Saturday 31 August 2013

Bacon Jalapeno Cornbread Muffins (Happy Bacon Day 'Murica)

Perfect timing to post this recipe which I made for a friend's BBQ last weekend - it's American National Bacon Day (celebrated on the Saturday before Labour Day).  This recipe not only includes bacon, but uses the bacon fat as well ... 'nuff said.  I've made it quite a few times now always with great feedback!

I included this recipe in a "scrapbook cookbook" that I started a while back but have moved onto the blog thing, so it's clearly not going anywhere.  Besides, I wasn't very good at it:

 Preheat oven to 350 degrees F.

Cook chopped bacon - I cook it pretty crisp as I want the fat for the rest of the recipe and it will soften again when cooked in the muffins.  Remove bacon, set aside.

Melt butter in bacon fat. When slightly cool, pour into a large mixing bowl.

Add sugar to butter mixture, beat.  Add 3 eggs, one at a time, beat.  Stir in buttermilk.


Blend in creamed corn, reserved bacon, cheese and chopped chilies.

In separate bowl, mix dry ingredients.  Mix dry into wet, stirring just enough to moisten.

Fill a greased 12-muffin tin with batter and bake approximately 35-45 minutes.

Very moist and tasty ...

Friday 30 August 2013

Vertical Flower Gardens - Good Concept, Failed Execution

Clothes Frame Vertical Garden and Old Bed Frame/Shoe Rack Vertical Garden
I really suck at growing flowers. I'm OK with veggies, but flowers are not my strong point.  I think I had a reasonably good ideas for different variations on vertical gardening, but my vision did not come to fruition.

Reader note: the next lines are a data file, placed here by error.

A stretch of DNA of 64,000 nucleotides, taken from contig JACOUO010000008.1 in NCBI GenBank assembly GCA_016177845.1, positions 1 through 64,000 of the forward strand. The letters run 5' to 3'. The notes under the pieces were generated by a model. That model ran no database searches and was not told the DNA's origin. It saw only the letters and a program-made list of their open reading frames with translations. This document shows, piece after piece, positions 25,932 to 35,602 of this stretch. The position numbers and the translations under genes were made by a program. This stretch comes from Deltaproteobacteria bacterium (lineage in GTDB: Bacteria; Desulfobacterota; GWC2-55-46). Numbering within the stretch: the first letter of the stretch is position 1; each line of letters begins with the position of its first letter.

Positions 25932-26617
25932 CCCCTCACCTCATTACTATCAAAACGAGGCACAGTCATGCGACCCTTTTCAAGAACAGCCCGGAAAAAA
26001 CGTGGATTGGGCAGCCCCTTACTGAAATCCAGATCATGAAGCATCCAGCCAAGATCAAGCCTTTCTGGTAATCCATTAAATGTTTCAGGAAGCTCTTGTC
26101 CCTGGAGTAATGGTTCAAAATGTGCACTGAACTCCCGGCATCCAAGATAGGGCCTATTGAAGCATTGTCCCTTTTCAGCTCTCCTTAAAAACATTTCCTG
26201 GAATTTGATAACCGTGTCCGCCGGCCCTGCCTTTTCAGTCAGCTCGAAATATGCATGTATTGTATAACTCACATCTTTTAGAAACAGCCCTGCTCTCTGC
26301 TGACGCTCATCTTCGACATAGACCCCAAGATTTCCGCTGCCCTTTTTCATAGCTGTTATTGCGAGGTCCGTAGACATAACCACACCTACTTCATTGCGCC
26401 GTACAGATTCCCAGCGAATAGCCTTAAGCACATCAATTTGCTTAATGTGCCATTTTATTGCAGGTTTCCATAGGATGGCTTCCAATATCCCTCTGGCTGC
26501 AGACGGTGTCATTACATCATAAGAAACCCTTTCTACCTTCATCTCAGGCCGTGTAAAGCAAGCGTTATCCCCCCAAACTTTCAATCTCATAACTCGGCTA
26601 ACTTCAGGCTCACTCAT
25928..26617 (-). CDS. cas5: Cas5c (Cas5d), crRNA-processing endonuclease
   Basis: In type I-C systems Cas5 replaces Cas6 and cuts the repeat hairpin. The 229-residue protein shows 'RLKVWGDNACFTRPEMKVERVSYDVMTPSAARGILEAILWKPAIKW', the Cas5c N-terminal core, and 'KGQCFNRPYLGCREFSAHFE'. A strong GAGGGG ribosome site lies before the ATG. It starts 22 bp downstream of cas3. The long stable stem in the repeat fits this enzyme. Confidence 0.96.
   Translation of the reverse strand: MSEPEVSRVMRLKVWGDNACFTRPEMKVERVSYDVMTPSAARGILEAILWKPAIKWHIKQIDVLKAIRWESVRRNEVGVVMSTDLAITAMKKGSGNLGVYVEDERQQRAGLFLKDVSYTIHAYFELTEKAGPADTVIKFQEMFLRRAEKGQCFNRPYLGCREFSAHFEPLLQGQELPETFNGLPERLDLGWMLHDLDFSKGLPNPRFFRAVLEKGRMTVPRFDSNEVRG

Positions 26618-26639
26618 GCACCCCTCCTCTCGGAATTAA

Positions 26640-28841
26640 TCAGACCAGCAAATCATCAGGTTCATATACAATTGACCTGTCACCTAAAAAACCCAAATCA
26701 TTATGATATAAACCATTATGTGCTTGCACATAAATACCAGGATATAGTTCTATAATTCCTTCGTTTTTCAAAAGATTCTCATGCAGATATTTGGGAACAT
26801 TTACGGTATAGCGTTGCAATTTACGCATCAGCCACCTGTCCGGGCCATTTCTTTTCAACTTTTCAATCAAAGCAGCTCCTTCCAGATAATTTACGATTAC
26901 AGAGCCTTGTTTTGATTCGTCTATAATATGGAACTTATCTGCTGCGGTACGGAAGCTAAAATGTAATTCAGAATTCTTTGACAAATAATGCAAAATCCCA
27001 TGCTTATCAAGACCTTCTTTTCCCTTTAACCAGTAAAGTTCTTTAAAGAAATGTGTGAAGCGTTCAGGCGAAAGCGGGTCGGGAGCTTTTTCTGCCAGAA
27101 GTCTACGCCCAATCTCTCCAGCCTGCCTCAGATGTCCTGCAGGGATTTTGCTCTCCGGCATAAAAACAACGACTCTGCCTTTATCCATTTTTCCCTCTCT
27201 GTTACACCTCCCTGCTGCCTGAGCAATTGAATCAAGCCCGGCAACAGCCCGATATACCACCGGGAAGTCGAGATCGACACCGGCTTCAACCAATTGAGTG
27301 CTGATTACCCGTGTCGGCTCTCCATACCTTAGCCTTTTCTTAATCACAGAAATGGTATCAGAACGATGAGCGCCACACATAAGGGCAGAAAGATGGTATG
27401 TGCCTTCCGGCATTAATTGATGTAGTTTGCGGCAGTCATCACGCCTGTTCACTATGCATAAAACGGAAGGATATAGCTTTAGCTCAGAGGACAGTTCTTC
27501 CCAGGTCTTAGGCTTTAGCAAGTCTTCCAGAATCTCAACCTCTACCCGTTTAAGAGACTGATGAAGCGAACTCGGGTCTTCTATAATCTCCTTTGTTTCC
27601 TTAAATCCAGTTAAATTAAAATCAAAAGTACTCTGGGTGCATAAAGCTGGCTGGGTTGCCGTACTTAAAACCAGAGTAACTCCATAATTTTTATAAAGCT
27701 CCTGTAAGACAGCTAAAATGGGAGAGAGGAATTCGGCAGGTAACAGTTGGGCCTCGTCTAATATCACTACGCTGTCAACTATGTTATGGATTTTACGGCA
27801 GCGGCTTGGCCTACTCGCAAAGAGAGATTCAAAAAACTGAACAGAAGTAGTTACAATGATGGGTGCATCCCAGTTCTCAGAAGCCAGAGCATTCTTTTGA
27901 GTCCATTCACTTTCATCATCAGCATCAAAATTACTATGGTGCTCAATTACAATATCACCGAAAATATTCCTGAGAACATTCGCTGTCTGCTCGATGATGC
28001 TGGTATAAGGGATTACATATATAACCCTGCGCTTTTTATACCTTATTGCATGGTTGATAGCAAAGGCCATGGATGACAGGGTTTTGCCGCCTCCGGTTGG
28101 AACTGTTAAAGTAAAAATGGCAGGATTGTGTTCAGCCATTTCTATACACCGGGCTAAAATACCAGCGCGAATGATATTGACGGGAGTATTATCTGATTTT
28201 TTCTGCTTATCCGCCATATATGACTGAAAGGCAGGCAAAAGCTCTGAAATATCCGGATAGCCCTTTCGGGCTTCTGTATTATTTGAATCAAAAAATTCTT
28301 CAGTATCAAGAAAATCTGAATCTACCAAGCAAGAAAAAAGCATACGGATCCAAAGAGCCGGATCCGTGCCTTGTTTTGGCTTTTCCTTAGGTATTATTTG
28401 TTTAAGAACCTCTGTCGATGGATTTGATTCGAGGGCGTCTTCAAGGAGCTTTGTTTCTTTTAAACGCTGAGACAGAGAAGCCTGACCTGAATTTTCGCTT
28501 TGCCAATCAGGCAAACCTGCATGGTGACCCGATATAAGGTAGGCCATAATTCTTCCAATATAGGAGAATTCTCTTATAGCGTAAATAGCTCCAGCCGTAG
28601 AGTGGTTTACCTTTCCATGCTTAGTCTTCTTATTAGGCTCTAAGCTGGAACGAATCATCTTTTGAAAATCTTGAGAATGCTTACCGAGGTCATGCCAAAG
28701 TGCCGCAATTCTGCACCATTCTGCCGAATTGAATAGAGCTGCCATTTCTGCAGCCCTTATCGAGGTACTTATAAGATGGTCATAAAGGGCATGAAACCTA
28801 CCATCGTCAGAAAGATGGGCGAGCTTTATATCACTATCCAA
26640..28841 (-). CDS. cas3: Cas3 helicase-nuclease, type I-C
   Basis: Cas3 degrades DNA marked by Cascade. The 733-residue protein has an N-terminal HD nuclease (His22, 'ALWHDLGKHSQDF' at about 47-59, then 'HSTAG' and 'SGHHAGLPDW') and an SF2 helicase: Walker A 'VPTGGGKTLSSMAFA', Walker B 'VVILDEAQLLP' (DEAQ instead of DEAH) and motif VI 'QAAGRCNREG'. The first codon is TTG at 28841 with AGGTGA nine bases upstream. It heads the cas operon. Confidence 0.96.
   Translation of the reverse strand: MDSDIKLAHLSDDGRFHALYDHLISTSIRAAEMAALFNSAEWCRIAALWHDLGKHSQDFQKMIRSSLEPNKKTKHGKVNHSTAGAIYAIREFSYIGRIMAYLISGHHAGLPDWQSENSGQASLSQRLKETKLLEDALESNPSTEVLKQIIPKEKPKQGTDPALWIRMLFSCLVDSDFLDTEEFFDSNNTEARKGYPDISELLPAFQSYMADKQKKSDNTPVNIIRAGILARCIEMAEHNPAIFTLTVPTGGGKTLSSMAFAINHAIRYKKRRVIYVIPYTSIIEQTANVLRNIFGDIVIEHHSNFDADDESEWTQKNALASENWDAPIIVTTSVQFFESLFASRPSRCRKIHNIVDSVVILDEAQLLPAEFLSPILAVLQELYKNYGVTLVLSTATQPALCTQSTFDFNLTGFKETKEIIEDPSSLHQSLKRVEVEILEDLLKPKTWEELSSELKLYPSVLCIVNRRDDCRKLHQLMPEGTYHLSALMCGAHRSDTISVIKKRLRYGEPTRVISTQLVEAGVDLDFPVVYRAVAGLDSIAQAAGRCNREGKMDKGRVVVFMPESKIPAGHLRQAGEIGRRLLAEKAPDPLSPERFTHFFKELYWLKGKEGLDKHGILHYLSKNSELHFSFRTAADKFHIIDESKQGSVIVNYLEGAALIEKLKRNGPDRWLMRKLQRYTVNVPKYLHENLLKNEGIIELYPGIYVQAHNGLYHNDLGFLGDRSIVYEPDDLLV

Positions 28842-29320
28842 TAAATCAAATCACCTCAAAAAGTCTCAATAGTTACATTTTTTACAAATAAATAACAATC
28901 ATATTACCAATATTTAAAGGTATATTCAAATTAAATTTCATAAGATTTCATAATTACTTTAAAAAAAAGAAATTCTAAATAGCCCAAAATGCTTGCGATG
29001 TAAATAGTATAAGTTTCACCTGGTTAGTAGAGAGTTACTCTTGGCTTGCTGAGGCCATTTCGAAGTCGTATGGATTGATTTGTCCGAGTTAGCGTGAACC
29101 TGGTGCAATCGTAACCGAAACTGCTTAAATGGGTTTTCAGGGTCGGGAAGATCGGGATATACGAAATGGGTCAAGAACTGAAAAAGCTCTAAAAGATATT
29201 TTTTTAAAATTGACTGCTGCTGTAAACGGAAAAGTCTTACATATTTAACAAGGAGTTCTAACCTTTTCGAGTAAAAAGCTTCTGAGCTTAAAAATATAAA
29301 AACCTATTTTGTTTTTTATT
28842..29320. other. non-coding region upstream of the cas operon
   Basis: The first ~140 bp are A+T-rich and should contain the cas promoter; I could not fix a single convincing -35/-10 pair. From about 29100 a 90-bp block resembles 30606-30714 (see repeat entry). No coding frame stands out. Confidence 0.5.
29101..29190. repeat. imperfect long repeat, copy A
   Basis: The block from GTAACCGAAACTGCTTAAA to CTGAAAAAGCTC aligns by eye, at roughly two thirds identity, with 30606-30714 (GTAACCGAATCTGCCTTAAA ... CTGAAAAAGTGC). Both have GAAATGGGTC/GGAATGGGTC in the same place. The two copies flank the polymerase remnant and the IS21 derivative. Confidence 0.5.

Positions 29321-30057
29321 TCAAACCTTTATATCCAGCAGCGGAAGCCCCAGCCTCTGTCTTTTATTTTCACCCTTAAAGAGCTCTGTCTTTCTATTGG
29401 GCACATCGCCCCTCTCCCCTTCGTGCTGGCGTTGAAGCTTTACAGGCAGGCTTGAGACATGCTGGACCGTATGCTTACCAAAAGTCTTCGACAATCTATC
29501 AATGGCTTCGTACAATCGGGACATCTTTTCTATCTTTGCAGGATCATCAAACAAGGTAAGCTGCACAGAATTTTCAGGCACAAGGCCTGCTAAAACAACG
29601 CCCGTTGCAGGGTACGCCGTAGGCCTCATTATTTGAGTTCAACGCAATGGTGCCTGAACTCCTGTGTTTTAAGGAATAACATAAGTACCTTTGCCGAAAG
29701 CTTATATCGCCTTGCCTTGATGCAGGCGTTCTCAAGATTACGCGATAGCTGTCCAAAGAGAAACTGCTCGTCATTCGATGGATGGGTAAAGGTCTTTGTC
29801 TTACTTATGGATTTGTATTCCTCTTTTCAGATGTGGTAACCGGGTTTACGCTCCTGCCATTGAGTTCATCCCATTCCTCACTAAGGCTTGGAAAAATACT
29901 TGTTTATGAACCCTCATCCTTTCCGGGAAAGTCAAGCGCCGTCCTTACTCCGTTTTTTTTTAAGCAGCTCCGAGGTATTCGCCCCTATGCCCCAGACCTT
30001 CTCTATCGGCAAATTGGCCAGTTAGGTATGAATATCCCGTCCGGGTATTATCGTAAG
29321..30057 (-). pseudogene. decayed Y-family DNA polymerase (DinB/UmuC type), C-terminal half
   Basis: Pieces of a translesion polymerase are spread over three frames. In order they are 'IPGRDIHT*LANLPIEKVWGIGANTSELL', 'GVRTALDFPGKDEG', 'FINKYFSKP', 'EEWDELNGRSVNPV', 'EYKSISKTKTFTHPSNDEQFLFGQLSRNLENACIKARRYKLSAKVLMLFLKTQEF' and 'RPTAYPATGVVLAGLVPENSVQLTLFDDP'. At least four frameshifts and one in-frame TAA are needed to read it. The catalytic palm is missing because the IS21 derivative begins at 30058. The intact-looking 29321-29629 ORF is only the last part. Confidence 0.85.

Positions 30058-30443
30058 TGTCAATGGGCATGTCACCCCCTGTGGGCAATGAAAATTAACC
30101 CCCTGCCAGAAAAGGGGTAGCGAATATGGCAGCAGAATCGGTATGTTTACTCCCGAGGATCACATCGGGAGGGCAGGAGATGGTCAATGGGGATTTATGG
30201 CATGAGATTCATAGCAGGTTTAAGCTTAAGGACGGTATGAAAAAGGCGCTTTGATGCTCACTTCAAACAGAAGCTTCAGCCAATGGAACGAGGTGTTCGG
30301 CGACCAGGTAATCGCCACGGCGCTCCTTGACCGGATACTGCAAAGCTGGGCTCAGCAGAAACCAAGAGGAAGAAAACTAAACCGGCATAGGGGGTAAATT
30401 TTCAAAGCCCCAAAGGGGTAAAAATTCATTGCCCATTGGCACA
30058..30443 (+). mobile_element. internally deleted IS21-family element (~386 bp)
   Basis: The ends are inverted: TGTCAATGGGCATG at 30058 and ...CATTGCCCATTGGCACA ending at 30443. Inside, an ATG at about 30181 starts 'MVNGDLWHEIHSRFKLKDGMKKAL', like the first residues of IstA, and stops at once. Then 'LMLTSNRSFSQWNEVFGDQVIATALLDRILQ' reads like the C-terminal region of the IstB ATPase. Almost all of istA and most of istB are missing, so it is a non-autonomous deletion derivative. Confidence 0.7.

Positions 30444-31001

During the initial "installation" of the bed frame, I kept all 4 sides attached and simply buried one of the long sides in the ground and covered it with soil.  Once I had hung the old canvas shoe rack and filled each pocket with dirt, I realized it was a little on the heavy side and I wasn't sure the "hangers" that came with it were up to the challenge.  So I cut it back to every second pocket.  I had planted nasturtium seeds early in the spring, so popped them into the pockets when they were about 6 inches tall.  At this point, I was going to post a picture (below) because I was so excited about the idea. 

Then I thought that maybe I should wait until they are in full bloom and overflowing with beauty in the summer time.  Well ... that never really happened.  What the heck?  Are all those gorgeous pictures of nasturtiums hanging in massive clumps out of some people's baskets some special variety?  Are there actually 100 nasturtiums all packed together to get that awesome look?  The best mine ever looked was this picture below ... around early July (weird flash, it was the middle of the night).  And I don't know what to say about the impatiens ... I thought they were meant for hanging containers, but in hindsight, maybe it just said good for containers period, nothing about hanging ... they never grew past the edge of the container.

To make things worse, I had not buried the bed frame deep enough, and it fell over (under the weight of the flowers and soil) several times before I finally propped it up with what was left of the post from the For Sale sign when I bought the house!

As for the clothing rack, the issue was obviously just the choice of flowers.  But they were chosen because some website somewhere said they were good for hanging baskets!  I tried sweet alyssum, lobelia, I can't remember what else.  These were purchased from a local store but never grew beyond a few inches above the soil.  I finally broke down and just bought a hanging plant, mostly containing geraniums.